Null, Empty, etc

What are the differences among Empty, False, Missing, Null, Nothing, vbNullString, zero, and a ZLS?

VBA certainly has a lot of ways to talk about something that's not there!

Empty is both a keyword and a special value that Variants can contain. It indicates an uninitialized Variant.
It is not the same as Null. Empty is rare compared to the other concepts we are discussing here, you probably won't run across it much "in the wild". VBA has the IsEmpty function to tell you if the variable is Empty.

False is a keyword for Boolean values. In a numerical context it is interpreted as the value 0. In a string context, it is interpreted as the string "False".

Now this would be very bad style, but:

vba code:

Public Function FalseTest()
Dim strX As String
Dim intX As Integer

strX = Left$(False, 1)
intX = 100 * False

Debug.Print "strX: " & strX
Debug.Print "intX: " & intX

If (False = 0) Then
Debug.Print "False equals 0"
End If

If (False = "False") Then
Debug.Print "False equals 'False'"
End If
End Function


strX: F
intX: 0
False equals zero
False equals 'False'

You probably shouldn't use False like this. Use it with Boolean values and there's little room for confusion.

It is actually incorrect to talk about Missing, as it is neither a keyword nor value. VBA does have a function, IsMissing that returns True if an optional Variant argument has not been passed to a procedure. IsMissing will not work with simple data types, only with Variants.

Null, like Empty, is both a keyword and a special value Variants can contain. It indicates the variable contains no valid data. This usually causes people problems when reading a field from a table that contains no data. Null is not equal to anything, not even itself! VBA has the IsNull function to tell you if a variable contains Null, and the Nz function to return an expected value (like zero or "") if a variable contains Null. Perhaps the best way to think about Null is as meaning "Unknown".

Nothing is a keyword used to break the reference between an object variable and the actual object. When no variables reference an object, the memory and system resources are released.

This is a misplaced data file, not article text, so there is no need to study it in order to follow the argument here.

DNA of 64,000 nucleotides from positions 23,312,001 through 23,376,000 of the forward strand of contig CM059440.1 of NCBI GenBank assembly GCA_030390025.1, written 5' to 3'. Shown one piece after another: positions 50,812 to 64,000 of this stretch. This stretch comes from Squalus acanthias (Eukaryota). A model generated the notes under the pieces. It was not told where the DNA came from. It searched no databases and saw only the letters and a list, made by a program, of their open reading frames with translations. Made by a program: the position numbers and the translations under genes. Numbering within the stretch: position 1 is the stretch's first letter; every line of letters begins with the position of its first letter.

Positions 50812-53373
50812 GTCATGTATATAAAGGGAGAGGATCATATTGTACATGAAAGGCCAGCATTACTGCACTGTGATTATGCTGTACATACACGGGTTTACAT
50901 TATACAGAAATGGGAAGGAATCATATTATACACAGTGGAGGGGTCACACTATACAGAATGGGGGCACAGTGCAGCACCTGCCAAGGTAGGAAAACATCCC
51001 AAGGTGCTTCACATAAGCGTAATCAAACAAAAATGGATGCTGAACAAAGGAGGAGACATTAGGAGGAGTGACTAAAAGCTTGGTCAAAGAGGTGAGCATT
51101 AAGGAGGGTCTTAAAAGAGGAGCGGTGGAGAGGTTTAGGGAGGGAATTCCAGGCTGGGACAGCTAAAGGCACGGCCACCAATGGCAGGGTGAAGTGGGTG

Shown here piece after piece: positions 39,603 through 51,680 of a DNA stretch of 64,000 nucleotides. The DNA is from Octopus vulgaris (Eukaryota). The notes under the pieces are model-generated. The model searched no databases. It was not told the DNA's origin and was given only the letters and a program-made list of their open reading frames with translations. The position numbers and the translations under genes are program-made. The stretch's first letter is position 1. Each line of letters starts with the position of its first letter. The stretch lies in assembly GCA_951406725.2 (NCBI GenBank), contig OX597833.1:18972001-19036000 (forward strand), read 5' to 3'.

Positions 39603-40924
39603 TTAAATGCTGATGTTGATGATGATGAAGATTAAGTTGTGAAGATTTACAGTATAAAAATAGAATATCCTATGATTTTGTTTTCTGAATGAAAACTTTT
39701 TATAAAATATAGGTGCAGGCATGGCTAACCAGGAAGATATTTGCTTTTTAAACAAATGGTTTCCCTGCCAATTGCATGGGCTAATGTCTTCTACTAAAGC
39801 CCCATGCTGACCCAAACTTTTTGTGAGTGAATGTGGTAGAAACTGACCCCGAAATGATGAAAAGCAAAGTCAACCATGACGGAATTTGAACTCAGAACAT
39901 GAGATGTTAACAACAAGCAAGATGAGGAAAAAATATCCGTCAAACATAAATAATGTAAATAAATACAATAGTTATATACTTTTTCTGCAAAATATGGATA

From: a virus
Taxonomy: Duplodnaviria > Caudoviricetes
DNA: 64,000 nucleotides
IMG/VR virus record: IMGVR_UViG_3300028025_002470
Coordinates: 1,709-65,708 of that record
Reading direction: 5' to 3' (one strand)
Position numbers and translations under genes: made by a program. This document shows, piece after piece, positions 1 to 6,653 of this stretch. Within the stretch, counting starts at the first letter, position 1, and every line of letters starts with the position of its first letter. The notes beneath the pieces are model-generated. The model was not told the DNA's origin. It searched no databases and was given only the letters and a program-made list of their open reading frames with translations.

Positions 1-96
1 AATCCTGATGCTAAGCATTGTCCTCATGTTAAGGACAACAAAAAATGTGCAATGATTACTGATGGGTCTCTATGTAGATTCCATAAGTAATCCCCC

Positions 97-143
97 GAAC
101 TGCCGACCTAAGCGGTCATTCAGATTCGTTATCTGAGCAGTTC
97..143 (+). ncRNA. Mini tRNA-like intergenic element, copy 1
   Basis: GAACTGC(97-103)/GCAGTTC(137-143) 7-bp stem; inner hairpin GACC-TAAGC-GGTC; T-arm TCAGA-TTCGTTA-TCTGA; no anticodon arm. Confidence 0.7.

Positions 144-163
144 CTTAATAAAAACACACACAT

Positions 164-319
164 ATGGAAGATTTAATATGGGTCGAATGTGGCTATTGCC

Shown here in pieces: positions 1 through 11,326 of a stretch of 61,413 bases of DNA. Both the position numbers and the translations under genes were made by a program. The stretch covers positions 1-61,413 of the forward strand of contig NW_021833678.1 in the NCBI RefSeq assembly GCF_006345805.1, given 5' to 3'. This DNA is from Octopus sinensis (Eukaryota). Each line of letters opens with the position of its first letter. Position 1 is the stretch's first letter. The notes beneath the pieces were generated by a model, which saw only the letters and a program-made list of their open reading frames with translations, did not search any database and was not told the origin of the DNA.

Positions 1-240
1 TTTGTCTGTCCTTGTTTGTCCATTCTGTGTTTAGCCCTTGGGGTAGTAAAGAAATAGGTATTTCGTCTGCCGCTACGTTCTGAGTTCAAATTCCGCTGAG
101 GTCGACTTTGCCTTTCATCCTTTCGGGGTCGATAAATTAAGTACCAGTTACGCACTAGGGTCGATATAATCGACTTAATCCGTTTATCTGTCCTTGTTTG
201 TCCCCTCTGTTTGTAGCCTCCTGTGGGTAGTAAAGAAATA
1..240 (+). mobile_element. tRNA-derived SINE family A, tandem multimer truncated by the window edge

Although Access/VBA theoretically handles this "reference-breaking" automatically when a variable goes out of scope, it is considered good practice for the programmer to do this explicitly, through Set objMyObject = Nothing.

vbNullString is a constant that is handled in a special way by VBA. The primary use of vbNullString is to allow you to pass a null pointer to a DLL. C/C++ routines (many DLLs are written in C/C++) often require a null pointer, but VBA does not. vbNullString bridges that gap.

A secondary (and perhaps more common) use is as a synonym for a zero length string. That is, where you would use "" in code, you can use vbNullString instead. Now, at the lower levels, vbNullString is not the same thing as "", but VBA is smart enough to see how you are using it and it handles the interpretation for you. In fact, it handles it so well that it is more efficient to use vbNullString in the place of "".

zero (0)
Zero is 1-1. It's just in here to remind you that none of these things are exactly the same as zero and vice-versa.

ZLS is an abbreviation for zero length string, some people like to call it an empty string. You often see ZLS string in code as "" (although as we talked about above vbNullString is a better choice).

The most common source of errors here is confusing ZLS with Null, usually when reading a field, expecting to get a string, but the field has no data and thus gives Null. This raises the all-to-familiar run-time error "Invalid use of Null".

By default, leaving a field blank in a table stores Null. You can change this behavior by changing the AllowZeroLength property of the field.

And finally, a little sample function. First, try to figure out what the results will be, then run it and see:

Public Function Test(Optional x As Variant)
Dim y As Variant
Dim z As Variant

z = Null

Debug.Print " " & vbTab & "Empty" & vbTab & "Null" & vbTab & "Missing"
Debug.Print "x:" & vbTab & IsEmpty(x) & vbTab & IsNull(x) & vbTab & IsMissing(x)
Debug.Print "y:" & vbTab & IsEmpty(y) & vbTab & IsNull(y) & vbTab & IsMissing(y)
Debug.Print "z:" & vbTab & IsEmpty(z) & vbTab & IsNull(z) & vbTab & IsMissing(z)

'Type mismatch error
'If (x = y) Then
' Debug.Print "x = y"
'End If

'Type mismatch error
'If (x = z) Then
' Debug.Print "x = z"
'End If

If (y = z) Then
Debug.Print "y = z"
End If

'This sometimes catches people
If (z = Null) Then
Debug.Print "z = Null"
End If

If (Null = Null) Then
Debug.Print "Null = Null"
End If

If (Null = vbNullString) Then
Debug.Print "Null = vbNullString"
End If

If (Null = 0) Then
Debug.Print "Null = 0"
End If

'Another tricky one
If Not(Null) Then
Debug.Print "Not Null"
End If
End Function